I usually just post my work on craigslist, and that’s how i’ve always gotten clients.
but I feel like there has to be a better way.
sure networking and word of mouth.
but I mean if you’re just like going at it cold, wheres a good place to post your work and find clients?
I’ve tried sites like elance in the past, and found them to be absolutely awful.
people trying to get fully rendered illustrations for $12/hr and have it done in 4 hours… .that kind of thing.
sites like fiverr should be forbidden by international law. the name alone says it all. it’s really an insult to any artist. to the OP: networking is really the best advice i can give, knowing people is still the best way of getting gigs. also if you do great work and put it out there regularly on vimeo, twitter, behance and co, people will eventually contact you. and of course try to do stuff that is somehow unique.
I don’t know ya’ll
First Fiverr used to make folks offer services for 5 dollars. Not anymore. They moved up in the world. You can charge anything from up to $10,000 and they have a new thing for super pros who can do things like 20,000-100,000 dollars.
I make an average of 4k a month using Fiverr.com. This month I made 5K. That is working 2 days a week less than 40 hours an entire month of work. So I don’t know why folks be hating. How many artists make about 4k-5k a month with less than 40 hours per an entire month and consistent? I’m not saying it is for everyone but you can make money and now you can charge what you want.
This is always a great way but you are talking to people who don’t know where to start.
Like I said I make about 3-5K a month part time, less than 40 hours a month. . If we worked full time we would be pulling easily about 8K-12K a month.
I’m just telling you from 1st hand experience. Again Fiverr no longer has the 5 dollar limit. You can charge what you want. You just have to find the balance as to how much time to do the job vs how much it is worth to you.
I’m just saying it has given us employment, allowed us to be free and opened up a life of travel and living abroad. So please don’t speak of things you just don’t know about. You may give the wrong advice.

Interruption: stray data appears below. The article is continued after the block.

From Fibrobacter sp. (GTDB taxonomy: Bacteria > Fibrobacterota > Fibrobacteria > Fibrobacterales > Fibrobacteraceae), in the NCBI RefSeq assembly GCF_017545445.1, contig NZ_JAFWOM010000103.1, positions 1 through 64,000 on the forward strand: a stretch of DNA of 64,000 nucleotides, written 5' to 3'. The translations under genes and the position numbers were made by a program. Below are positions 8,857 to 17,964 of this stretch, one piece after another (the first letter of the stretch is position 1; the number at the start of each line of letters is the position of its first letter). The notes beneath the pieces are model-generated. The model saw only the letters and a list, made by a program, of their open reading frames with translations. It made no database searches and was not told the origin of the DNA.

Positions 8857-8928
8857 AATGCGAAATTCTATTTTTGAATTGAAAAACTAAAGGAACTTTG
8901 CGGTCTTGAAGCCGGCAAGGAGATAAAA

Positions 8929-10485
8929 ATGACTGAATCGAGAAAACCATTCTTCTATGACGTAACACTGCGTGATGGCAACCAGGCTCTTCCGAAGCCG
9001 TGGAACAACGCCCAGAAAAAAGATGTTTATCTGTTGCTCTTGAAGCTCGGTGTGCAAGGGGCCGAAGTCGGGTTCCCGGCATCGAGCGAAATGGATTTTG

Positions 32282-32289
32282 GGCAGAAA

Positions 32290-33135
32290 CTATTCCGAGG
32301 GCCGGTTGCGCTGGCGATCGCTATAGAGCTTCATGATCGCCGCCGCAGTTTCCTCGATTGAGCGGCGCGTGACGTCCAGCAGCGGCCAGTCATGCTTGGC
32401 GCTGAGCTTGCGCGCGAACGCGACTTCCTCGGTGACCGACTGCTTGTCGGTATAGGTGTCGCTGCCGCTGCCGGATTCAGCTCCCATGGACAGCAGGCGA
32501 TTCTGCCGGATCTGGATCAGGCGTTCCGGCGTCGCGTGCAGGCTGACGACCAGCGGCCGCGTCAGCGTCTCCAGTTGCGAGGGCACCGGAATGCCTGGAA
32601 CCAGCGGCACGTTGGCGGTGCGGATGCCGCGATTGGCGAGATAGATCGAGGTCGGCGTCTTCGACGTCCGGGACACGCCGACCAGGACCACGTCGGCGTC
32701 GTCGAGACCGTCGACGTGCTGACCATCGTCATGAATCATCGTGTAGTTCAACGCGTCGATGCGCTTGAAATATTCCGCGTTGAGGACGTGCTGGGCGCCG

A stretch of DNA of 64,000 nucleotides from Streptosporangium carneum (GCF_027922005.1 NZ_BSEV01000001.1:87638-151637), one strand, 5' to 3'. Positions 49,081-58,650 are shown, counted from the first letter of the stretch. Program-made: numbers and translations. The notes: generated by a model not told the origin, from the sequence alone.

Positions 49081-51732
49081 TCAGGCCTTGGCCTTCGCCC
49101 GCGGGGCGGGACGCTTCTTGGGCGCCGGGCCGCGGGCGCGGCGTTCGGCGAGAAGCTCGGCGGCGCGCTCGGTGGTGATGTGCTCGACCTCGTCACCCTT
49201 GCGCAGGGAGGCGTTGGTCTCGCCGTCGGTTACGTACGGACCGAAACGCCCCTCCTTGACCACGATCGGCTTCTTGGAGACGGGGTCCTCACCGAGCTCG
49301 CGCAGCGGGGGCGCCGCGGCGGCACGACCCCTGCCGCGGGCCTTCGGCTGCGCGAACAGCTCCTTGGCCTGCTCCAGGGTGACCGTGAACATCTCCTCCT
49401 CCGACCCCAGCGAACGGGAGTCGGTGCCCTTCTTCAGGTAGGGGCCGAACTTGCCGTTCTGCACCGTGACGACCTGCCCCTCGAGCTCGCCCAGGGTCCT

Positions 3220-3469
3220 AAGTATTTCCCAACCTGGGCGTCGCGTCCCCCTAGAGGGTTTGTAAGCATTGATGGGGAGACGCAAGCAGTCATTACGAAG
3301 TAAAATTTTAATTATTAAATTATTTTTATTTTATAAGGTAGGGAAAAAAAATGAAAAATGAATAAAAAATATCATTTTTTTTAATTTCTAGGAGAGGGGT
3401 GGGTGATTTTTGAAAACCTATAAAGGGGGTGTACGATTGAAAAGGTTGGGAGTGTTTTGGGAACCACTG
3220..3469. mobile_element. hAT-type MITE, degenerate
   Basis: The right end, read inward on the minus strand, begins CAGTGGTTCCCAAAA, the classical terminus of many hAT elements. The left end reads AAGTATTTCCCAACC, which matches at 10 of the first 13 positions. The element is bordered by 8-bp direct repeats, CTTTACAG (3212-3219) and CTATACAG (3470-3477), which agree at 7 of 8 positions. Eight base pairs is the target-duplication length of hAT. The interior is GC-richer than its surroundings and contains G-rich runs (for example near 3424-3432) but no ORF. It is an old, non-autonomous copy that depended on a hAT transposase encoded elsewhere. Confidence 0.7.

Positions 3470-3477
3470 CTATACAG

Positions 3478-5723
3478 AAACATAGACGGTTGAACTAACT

I mean if you have an artist from South Asia, Latin America or Africa you just may be pulling money out of the pocket of these folks who could make a good living because they are apprehensive about using a site like.
Like I said 1st hand experience. I don’t even have to look for work. It comes to me. I’ve made over 100K on Fiverr.com.
I’m sorry some of you guys ain’t business folk. The amount of FX houses shut down and laying folks off proves that. Sorry I have to disagree with you on this one. I have first hand account…I don’t you you do unless you used it yourself but probably back in the day during the days of the 5 dollar limit. They’ve moved on.
[quote=]Not a fan of fiver either. It treat our work like fast food.[/quote]And yet that is how Hollywood treats most folks, working you ungodly hours, changing things that cost a VFX money, etc. At least something like this gives the power to the artist. And if you live in America you do know how much fast food companies make. Yes your local McDonalds makes as much if not more money a year than your fanciest gourmet Chef Ramse restaurant. If they are looking for a way to make a living online and a good place to start it may work for them. 3.5-5K USD a month living in Thailand is like making 200K a year for some folks. I mean a ton of folks looking for a job may benefit from something like this.